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Telegraph Journal Gardening Column

In 2022, my gardening column appears every  other Tuesday in the Saint John Telegraph Journal, from April through October. Below is one from the archives, and the picture that went with it.

Duncan's garden column Telegraph Journal May 16, 2017

The earliest flowering tree to brave exposing its delicate beauty to the cool spring winds is star magnolia (Magnolia stellata vars.).  They began their snowy display around here in the first few days of May, and are reaching their prime right now. Like most flowering trees and shrubs, the entire bloom show falls within a 3 week span. The show is so dramatic that to many it is worth the 49 week wait for an encore.  The trick to avoiding letdown as the petals of your star performer start dropping is to have several more varieties to look forward to… flowering crabs, hawthorns and ivory silk trees in June, butterfly bush in July, hydrangeas in August and September, and the red foliage of burningbush and maple in October. Since many avid gardeners are “mature” individuals like myself, for whom the seasons whiz back around again at alarmingly greater rate each year, waiting for trees to bloom again (or Christmas to come again) is a minor issue. Sorry to you younger gardeners who may really shed a tear as your magnolia petals start to drop!

This photo I took last week at a client’s garden in Saint John, and I purposely kept the gorgeous star magnolia blooms off to the side so you could see the much larger and older individual in the distance. Its flower buds are just beginning to show a bit of white, approximately two weeks behind the one in the foreground. Though you can’t tell in this shot, the nearer magnolia is planted four feet out from a south facing wall, with brown siding behind it, and shelter from the northwest wind. That warm microclimate allowed that magnolia to bloom two weeks earlier than its counterpart on the north-facing bank, which is the opposite to a south-facing wall in microclimatic terms. This could be useful information to you at your house, if you are considering trying a perennial or shrub that is considered delicate, eg., a zone 6 plant. Blue hydrangea (commonly sold in box stores in full bloom) would be a good example, or a hybrid rose, as plants that often succumb to winter cold. Pick the warmest microclimate you can find around your house, typically, as this one is, against the foundation on the south or east-facing wall, to try the delicate plant. Regardless of your success, please don’t come to me for a guarantee replacement!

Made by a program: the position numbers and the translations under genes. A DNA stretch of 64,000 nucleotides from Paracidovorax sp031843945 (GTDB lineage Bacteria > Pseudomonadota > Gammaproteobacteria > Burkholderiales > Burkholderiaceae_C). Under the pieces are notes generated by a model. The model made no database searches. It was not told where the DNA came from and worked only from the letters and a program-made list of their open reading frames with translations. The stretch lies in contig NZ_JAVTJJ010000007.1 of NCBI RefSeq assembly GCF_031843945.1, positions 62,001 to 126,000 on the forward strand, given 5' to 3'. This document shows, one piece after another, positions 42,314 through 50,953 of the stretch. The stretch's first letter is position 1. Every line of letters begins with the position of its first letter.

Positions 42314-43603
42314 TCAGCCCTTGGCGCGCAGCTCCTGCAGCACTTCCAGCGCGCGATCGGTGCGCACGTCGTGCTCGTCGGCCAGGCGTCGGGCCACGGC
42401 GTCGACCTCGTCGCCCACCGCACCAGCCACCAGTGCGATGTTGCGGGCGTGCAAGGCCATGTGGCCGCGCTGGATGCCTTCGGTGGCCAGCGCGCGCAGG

I always enjoy studying such garden scenes as this one, to see the successes and failures which inform future garden decisions. Variation in height is an attractive attribute to a successful garden scene. Larger flowering shrubs like weigela, forsythia, magnolia and burningbush are complemented by their shorter neighbours, spreading juniper, gold cypress, and Ramapo rhododendron.  The form of shrubs can add interest, as long as you don’t smooth it out too much with a shearing-pruning technique. The three dark evergreens in the middle, blaauw junipers, are not only darker than all their neighbours, but uniquely vase-shaped. Notice too that they are in a group of 3, much more effective than one or two. Four, five, six or more would usually be even more impressive. That is the concept of mass planting, one that seldom disappoints the viewer. Finally, the subtle variation in colour and texture of the evergreen shrubs adds year-round interest to the scene, valuable in this half of the year when most flowers and deciduous foliage have not yet emerged. Ramapo rhododendron has a rich mahogany tint to its broad-leaf evergreen foliage, while gold cypress is bright yellow, contrasting perfectly with the greens, and mint julep juniper has attractively feathery foliage.